(REUTERS)

A group of Democratic senators also wrote to Google CEO Sundar Pichai, urging the company “to stop collecting and storing customer location data unnecessarily, to prevent that information from being used by right-wing prosecutors to identify people.” who have had an abortion.”

Law enforcement has routinely relied on location data for criminal investigations; in 2020, the company received nearly 12,000 requests from law enforcement seeking so-called “geofence” data that reveals location data at some point, according to reports published by Google and reviewed by senators.

Google’s decision to retain location data “creates a new digital divide in which privacy and security are a luxury,” the senators said, pointing to Apple’s data limitations. “Americans who can afford an iPhone have more privacy from government surveillance of their movements than the tens of millions of Americans who use Android devices.”

An investigation by Reveal of The Center for Investigative Reporting and The Markup also found that Facebook collected data from people who visit the websites of so-called crisis maternity centers, non-medical facilities designed to discourage those seeking abortions.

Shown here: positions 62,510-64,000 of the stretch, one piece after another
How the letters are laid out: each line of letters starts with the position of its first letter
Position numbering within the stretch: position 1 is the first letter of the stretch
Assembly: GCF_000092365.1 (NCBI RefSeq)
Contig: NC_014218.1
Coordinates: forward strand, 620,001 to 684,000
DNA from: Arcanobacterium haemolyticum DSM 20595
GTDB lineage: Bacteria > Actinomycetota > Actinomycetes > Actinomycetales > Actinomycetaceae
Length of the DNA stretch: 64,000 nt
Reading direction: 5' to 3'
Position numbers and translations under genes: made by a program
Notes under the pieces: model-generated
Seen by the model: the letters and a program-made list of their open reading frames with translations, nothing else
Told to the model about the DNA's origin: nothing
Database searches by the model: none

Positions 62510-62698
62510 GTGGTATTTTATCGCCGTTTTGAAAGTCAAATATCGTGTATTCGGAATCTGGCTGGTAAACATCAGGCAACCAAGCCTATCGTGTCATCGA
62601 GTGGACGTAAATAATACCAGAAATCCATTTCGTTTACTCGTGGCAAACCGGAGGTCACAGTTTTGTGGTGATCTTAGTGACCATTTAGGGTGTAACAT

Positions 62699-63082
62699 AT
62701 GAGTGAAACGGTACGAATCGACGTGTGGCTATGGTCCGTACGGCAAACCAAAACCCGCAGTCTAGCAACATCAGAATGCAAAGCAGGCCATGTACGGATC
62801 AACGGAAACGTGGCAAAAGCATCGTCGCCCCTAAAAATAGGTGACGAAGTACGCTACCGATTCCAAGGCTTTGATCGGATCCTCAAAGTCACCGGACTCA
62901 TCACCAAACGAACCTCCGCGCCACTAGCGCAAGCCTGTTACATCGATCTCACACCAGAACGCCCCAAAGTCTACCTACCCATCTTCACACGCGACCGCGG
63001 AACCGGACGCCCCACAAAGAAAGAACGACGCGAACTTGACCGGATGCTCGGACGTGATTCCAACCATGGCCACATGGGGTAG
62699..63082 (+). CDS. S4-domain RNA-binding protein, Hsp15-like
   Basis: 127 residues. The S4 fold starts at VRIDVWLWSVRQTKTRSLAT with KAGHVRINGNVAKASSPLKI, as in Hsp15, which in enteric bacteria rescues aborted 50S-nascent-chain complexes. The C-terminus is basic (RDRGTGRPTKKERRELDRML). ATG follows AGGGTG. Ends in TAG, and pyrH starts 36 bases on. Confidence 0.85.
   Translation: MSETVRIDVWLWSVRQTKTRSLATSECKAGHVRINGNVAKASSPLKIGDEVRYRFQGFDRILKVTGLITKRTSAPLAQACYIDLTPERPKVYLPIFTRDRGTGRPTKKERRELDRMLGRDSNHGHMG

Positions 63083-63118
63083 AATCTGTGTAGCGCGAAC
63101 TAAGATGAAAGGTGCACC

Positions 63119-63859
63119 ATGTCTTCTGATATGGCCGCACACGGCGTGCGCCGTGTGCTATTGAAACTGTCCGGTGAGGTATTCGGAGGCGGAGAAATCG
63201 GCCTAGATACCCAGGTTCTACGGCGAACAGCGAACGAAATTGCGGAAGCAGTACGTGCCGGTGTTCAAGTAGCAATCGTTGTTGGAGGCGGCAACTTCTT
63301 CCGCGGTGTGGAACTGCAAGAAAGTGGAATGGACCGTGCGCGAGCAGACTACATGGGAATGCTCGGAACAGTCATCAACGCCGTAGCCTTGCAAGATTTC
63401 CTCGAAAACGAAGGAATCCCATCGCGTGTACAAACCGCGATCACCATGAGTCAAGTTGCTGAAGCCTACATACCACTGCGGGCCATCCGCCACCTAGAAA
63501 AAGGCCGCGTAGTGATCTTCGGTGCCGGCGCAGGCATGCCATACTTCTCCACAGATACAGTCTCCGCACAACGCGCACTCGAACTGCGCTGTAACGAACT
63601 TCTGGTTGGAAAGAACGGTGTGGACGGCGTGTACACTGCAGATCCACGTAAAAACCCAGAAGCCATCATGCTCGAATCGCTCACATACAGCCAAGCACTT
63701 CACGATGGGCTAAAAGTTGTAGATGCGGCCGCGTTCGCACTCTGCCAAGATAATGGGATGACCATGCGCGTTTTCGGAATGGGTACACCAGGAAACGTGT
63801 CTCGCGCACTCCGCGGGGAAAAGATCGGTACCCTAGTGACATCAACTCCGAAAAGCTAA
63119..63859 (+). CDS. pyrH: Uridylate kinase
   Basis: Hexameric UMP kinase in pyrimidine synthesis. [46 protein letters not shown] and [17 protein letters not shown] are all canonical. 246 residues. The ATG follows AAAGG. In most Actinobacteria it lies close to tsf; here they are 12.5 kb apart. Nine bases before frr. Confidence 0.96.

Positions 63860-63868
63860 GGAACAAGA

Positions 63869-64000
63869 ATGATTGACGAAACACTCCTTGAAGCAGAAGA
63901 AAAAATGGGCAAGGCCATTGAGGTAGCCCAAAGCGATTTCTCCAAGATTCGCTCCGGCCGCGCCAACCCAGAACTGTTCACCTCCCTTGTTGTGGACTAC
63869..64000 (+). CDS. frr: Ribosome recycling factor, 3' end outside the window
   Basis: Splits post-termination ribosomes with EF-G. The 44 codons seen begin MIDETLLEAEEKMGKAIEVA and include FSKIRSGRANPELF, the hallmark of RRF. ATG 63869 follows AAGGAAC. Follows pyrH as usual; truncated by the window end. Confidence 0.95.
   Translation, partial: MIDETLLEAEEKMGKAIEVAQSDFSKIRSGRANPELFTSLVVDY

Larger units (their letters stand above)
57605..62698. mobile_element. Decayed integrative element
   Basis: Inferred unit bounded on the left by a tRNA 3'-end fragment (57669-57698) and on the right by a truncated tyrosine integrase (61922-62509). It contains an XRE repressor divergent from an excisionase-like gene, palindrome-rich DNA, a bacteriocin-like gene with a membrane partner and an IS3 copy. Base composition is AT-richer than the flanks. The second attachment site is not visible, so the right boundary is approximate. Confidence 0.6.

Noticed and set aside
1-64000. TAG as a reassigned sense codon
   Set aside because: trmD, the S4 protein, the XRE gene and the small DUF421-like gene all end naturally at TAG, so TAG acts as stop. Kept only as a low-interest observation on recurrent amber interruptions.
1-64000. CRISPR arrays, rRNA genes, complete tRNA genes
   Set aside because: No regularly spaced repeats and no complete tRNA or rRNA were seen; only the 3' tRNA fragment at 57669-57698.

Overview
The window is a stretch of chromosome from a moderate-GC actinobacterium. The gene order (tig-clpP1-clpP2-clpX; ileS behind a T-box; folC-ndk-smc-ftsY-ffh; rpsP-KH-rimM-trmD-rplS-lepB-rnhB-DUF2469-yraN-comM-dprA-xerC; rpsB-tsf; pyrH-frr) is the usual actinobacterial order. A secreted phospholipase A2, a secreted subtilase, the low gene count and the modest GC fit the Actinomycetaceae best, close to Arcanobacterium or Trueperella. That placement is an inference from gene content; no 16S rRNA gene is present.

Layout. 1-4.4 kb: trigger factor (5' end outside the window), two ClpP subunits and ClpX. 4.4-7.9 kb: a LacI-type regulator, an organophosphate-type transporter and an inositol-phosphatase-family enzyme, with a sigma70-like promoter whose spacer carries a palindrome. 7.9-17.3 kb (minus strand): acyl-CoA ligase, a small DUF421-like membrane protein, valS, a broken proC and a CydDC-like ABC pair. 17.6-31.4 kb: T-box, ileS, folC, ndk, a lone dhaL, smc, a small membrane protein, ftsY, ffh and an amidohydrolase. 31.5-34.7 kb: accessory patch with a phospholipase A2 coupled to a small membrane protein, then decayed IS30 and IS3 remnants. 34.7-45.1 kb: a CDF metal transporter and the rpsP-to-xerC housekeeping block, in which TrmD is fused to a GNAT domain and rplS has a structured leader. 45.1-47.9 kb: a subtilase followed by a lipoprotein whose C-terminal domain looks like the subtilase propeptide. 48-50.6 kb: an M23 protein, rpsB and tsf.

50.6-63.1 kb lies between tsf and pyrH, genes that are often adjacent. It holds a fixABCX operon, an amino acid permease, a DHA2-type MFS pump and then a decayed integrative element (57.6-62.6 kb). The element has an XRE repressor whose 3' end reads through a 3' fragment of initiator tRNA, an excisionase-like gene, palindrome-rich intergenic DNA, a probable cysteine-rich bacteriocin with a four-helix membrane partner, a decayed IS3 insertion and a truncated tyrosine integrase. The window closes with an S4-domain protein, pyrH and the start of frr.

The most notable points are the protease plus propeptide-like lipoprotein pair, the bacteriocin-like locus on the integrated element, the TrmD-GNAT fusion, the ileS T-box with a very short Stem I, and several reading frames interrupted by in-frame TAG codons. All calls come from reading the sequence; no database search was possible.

Meta, Facebook’s parent company, has banned websites and apps that use the company’s advertising tools to transmit Facebook user data about “sexual and reproductive health,” but the investigation found Facebook’s code was discovered on the websites of hundreds of anti -abortion clinics.

Several prosecutors have said: the independent that they will not prosecute people who seek abortion care or who offer abortions should state laws criminalizing care go into effect without roelet alone issue subpoenas for sensitive data in anti-abortion cases.

“There’s no point in wasting our time and energy thinking about how someone could do that,” Travis County District Attorney Jose Garza told reporters. The independent.

“But I think those fears and concerns are incredibly legitimate,” he said. “I think the implications for law enforcement, by using their authority in that way, would deeply undermine core democratic principles.”